Dr. Mark W. Hendrickson's blog

The politics of Paul the apostle

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In Romans 13:1-7 the apostle Paul writes: “[A ruler] is the minister of God to thee for good” (v. 3); “Wherefore ye must needs be subject ...” (v. 5); “... pay ye tribute [taxes]” (v. 6).

St. Paul seems to be saying that God ordains human governments and that Christians should honor and obey the government under whose jurisdiction they live. Read More»

God and Jesus, politics and government

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Is God a Democrat? A Republican? Was Jesus a conservative, liberal, socialist, or libertarian?

Those are jarring questions. Yet, because faith informs one’s values and values inform one’s political leanings, it is understandable why religion and politics often intersect and overlap. Read More»

The war against work and wealth

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[Editor’s note: This article first appeared at Forbes.com.]

The Congressional Budget Office’s recent analysis of the Affordable Care Act concludes that it will result in the equivalent of 2.3 million full-time workers leaving the work force to preserve their taxpayer-financed subsidies for health insurance. Read More»

One of the most powerful Christmas lessons

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[Editor’s note: This article first appeared at Forbes.com.]

The entire country pauses on Dec. 25, as Christians commemorate the birth of Jesus of Nazareth, known to Christians as God’s Christ and Savior, and known to many as The Prince of Peace. Read More»

In my native Detroit, Atlas finally shrugged

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[Editor’s note: This opinion editorial first appeared at Forbes.com.]

I’m sad. Detroit is my native city. It’s decline from being arguably the world’s richest city to being America’s “first Third Word city” is tragic, politically criminal, and a warning to other Americans.

The official declaration of Detroit’s bankruptcy last week could not have come as a surprise to anyone familiar with the Motor City’s atrocious financial condition. Read More»

GOP must grow up on taxes

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[Editor’s note: A version of this article first appeared at Forbes.com.]

Republicans are flailing about these days, trying to rebrand themselves before the next election cycle. A certain amount of introspection and internecine debate is inevitable after suffering a stinging loss against an opponent with a dismal record.

One thing the GOP needs to do to gain greater acceptance among voters is to improve their credibility by outgrowing a tiresome, unthinking opposition to any and all tax increases. Read More»

Reflections on the French election outcome

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[Editor’s note: A version of this article first appeared at Forbes.com.]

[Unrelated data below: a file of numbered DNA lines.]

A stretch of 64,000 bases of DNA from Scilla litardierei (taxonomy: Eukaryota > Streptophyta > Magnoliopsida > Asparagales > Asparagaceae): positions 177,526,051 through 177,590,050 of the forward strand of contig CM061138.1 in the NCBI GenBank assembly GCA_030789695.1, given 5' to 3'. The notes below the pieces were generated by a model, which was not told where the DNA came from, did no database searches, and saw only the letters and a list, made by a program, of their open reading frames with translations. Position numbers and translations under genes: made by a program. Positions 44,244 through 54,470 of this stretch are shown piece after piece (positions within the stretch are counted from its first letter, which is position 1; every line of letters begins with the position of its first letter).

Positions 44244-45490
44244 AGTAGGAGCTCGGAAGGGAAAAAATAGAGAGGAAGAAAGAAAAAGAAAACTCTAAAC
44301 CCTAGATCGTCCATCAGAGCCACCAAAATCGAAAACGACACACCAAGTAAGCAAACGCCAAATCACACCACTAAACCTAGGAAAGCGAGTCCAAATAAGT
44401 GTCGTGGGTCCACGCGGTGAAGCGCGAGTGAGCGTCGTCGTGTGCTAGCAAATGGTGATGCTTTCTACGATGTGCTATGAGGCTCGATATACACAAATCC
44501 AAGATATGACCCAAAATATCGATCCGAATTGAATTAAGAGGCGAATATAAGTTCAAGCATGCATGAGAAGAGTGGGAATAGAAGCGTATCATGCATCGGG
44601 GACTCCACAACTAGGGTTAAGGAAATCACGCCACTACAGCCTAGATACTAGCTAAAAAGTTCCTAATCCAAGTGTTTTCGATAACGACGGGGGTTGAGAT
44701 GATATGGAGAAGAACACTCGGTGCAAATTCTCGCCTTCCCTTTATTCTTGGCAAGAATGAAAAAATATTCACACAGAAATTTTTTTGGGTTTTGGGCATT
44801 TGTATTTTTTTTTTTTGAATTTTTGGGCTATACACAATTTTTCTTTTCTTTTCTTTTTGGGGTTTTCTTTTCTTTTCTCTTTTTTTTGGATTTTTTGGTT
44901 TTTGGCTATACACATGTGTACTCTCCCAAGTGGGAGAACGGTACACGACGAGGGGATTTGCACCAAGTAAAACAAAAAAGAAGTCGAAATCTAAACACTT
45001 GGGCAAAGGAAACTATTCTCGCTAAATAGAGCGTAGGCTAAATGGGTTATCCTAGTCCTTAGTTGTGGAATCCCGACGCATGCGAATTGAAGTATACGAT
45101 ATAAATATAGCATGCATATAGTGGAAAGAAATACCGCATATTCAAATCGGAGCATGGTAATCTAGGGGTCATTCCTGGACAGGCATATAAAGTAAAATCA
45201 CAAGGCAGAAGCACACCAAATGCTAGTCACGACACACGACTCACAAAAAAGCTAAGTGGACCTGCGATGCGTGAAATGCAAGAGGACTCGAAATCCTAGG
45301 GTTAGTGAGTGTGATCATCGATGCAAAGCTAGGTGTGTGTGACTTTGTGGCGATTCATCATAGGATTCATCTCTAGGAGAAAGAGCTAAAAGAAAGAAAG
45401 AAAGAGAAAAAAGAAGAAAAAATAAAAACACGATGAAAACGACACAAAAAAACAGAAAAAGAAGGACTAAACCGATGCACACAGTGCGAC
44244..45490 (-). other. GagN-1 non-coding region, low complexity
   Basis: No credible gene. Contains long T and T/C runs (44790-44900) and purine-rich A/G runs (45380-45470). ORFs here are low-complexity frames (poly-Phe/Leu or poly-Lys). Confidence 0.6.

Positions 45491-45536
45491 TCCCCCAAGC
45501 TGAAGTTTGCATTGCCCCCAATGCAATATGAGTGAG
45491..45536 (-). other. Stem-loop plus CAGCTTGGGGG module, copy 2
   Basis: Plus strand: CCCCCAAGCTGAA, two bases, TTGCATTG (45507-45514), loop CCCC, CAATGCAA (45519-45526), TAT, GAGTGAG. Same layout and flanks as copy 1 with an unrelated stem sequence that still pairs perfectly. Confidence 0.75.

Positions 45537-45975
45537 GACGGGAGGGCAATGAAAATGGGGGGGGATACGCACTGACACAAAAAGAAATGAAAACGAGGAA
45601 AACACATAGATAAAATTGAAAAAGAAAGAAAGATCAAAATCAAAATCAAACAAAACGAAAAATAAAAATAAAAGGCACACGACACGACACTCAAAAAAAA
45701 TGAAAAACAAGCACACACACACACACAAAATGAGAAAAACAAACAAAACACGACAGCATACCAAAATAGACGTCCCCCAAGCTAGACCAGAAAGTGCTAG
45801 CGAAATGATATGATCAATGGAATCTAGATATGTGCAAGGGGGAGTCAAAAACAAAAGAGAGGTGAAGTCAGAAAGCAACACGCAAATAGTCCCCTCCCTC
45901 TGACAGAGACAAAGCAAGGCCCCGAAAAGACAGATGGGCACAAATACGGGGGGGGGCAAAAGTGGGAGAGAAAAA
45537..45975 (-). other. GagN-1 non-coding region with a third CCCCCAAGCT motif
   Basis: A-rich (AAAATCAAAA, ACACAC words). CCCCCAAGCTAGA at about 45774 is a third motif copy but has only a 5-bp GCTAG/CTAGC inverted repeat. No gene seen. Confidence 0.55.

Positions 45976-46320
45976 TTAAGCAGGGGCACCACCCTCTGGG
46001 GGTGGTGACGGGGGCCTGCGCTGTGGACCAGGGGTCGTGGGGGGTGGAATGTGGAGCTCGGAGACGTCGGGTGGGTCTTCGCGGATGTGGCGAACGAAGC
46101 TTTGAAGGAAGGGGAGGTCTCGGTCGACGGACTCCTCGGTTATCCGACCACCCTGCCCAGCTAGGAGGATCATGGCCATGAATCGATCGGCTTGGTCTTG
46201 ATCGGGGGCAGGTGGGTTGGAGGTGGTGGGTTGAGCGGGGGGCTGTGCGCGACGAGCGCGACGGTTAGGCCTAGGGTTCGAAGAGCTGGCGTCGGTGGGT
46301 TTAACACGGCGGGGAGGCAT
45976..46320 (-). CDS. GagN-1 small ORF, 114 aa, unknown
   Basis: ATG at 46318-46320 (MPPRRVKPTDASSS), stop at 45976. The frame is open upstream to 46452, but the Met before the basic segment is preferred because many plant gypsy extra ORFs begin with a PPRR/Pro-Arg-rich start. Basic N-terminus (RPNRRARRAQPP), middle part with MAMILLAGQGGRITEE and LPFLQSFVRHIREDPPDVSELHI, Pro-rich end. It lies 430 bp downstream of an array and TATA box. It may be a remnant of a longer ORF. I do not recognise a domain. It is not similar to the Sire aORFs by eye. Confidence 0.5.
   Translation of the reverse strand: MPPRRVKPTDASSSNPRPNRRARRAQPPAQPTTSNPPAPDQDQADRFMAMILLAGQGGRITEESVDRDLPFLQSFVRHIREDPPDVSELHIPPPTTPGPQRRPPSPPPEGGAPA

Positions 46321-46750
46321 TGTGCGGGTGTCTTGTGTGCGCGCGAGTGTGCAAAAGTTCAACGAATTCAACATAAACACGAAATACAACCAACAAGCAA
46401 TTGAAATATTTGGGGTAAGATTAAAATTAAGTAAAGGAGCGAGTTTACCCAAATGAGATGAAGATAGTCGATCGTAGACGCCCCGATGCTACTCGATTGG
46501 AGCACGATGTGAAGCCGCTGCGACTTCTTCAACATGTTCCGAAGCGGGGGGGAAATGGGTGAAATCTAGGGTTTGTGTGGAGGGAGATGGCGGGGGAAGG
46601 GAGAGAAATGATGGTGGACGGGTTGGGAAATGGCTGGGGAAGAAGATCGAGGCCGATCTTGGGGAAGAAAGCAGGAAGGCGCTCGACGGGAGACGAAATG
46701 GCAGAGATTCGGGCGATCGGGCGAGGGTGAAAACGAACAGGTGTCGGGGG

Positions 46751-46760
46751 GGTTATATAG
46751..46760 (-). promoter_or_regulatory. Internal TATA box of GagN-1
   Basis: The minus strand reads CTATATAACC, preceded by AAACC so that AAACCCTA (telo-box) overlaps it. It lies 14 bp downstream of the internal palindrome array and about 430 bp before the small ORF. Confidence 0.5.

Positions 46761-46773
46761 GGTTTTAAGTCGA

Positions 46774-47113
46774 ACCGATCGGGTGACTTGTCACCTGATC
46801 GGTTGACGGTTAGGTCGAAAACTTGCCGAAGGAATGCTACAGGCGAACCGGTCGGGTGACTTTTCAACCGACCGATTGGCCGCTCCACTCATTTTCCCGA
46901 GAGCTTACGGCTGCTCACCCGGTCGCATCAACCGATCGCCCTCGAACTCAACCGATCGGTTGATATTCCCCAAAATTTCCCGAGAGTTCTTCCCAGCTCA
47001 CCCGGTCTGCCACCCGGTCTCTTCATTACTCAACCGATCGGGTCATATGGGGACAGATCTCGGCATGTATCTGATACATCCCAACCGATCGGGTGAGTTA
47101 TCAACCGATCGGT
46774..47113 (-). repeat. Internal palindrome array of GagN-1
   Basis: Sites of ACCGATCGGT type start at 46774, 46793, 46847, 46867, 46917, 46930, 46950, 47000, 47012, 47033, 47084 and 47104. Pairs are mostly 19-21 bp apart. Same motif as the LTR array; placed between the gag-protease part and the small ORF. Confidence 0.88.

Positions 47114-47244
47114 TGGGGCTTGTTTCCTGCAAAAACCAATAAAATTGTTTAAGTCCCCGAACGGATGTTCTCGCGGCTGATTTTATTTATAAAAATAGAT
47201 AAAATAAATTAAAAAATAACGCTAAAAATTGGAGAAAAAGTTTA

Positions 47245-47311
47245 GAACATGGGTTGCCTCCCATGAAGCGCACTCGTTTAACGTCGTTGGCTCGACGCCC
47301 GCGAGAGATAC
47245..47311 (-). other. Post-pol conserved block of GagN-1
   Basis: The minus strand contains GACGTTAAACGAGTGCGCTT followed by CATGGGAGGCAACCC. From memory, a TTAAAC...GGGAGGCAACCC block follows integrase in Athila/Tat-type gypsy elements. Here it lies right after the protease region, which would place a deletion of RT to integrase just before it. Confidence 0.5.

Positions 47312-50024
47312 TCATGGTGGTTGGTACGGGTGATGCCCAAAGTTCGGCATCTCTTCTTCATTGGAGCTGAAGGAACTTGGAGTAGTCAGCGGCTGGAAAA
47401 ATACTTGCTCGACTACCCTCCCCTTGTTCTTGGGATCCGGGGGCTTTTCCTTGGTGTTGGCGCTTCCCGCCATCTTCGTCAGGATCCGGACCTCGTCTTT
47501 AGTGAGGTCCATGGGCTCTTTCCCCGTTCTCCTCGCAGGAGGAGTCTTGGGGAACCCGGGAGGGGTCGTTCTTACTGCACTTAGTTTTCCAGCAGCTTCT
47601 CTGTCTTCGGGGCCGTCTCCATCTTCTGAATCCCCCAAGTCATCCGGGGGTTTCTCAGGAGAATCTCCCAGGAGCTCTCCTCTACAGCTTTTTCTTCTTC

The election of Socialist Party candidate Francois Hollande to the presidency of France epitomizes the sorry state of contemporary democracy. By that, I don’t mean to imply that the French people should have voted for the incumbent, Nicolas Sarkozy. Neither would be capable of solving France’s intractable problems in a way acceptable to French voters, nor are the problems with democracy unique to France. To varying degrees they exist throughout Europe as well as here in the United States. Read More»

GOP is a party in fundamental flux

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[Editor’s note: A version of this article first appeared at Forbes.com.]

With Rick Santorum having dropped out of the race, Mitt Romney is apparently the Republican nominee for POTUS, barring a “black swan” event swooping down out of nowhere.

Why has the Republican Party taken so long to decide upon its presidential nominee? The two most common explanations given have been the structure of the primaries and the absence of an “ideal” candidate. Read More»

China’s ‘superior’ economic model?

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In a recent piece for the Wall Street Journal, Andy Stern, an Obama insider and one of organized labor’s more aggressive personalities, praised what he called “China’s superior economic model.”

Does China have a superior economic model? That depends: Superior to what?

Mr. Stern, who headed the Service Employees International Union, cited Andy Grove, founder and chairman of Intel, who concedes the 20th century’s “decisive victory of free-market principles over planned economies.” Read More»

Veterans: What is seen and what is not seen

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In economics, the first lesson I teach my pupils is the lesson of things that are seen and things that are not seen. Actions have some effects that are readily apparent and others are overlooked or not perceived.

It’s the same with our military veterans. We see the obvious price they’ve paid — the time they spent far away from home and some of the physical injuries, such as lost limbs. What we don’t see are their psychological wounds. Sadly, these are more numerous than physical injuries, and they often cause greater suffering. Read More»

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